Whitefish trail runner Jennifer Lichter ran the Speedgoat Mountain Race 50k in Snowbird, Utah last weekend and finished second overall, despite taking a wrong turn early in the race.
Considered one of the most grueling 50k mountain races in the country, the 15th edition of Speedgoat took runners nearly 11,800 vertical feet around the Wasatch Mountains in Utah.
Lichter, a professional trail runner sponsored by The North Face, entered the race as a favorite after wins at The Rut in 2021 and recently the Broken Arrow 52k where she set a course record and qualified for the World Mountain and Trail Championships.
In the race, Lichter went to the front and led the women’s field through the first 15 miles, leading eventual winner Addie Bracy by nearly five minutes. Then tragedy struck as Lichter accidentally took a wrong turn on the course, running two miles before someone told her what had happened. Lichter said she was hit with a feeling of dread as she returned to the course and debated whether to drop out of the race as she watched the field pass her.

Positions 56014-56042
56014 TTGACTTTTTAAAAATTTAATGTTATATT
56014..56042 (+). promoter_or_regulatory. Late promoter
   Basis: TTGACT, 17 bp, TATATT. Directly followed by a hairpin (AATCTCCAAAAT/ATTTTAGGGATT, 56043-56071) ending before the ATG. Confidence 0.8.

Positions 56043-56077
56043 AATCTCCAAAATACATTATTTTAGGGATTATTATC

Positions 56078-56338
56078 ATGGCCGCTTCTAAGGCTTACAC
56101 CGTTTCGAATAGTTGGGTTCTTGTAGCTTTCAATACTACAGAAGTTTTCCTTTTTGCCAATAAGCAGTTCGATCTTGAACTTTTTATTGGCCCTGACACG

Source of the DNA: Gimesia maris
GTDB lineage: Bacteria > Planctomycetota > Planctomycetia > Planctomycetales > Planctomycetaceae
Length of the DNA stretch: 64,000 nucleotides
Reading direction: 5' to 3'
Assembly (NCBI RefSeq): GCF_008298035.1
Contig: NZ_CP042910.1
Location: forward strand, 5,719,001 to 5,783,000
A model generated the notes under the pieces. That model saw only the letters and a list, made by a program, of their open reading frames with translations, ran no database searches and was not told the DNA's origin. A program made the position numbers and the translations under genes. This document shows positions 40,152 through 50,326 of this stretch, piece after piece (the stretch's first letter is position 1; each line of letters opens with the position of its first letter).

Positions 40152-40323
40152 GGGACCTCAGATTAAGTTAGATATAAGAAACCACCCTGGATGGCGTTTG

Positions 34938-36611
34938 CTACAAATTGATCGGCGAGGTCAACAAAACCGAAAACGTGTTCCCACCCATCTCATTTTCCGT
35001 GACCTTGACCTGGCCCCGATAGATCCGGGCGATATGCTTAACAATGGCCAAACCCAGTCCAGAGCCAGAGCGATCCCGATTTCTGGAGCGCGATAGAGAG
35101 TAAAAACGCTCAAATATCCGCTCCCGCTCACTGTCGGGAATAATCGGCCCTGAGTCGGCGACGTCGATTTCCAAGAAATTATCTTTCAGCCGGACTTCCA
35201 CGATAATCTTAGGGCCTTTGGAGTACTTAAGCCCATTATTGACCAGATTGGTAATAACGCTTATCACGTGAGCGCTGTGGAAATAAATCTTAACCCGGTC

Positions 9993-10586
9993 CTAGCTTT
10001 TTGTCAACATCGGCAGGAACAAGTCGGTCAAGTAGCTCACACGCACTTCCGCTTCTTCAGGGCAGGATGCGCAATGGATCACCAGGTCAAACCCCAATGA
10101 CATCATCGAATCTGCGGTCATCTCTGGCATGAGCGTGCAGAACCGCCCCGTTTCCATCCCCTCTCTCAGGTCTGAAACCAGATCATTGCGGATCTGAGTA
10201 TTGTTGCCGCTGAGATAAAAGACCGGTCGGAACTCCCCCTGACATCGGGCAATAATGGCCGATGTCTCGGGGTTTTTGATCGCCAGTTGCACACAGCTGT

“I cried, threw myself a pity party (even said out loud I wanted to DNF, I know, ridiculous) cried some more, then got back on the saddle,” Lichter wrote in a post on Instagram. “I’d gone from leading to 14th place… and as hard as that was, I needed to finish the darn race.”
“I seriously thought about DNF’ing so many times since I was so frustrated, but I’m so happy that I stuck with it and had a change in attitude,” Lichter said about her race. “The male runner I was running close to told me I needed to get it together and finish with honor. I laughed and thought ‘you’re right.’ Everyone out here is doing this. I don’t have to win. It was a mindset of just being grateful you’re here in the first place”
Lichter worked her way up the field over the remaining 16 miles of the race, cutting her deficit from race leader Bracy to just 32 minutes by the end, finishing second overall. Her 50k split time en route to running more than 57 kilometers would have won the race by more than 10 minutes, and come close to breaking the course record.
“I’ve never been more proud to podium, of the mental strength I gained that day and of course I’ve never been more grateful for the fans and volunteers who keep us rolling when things get tough,” Lichter wrote.
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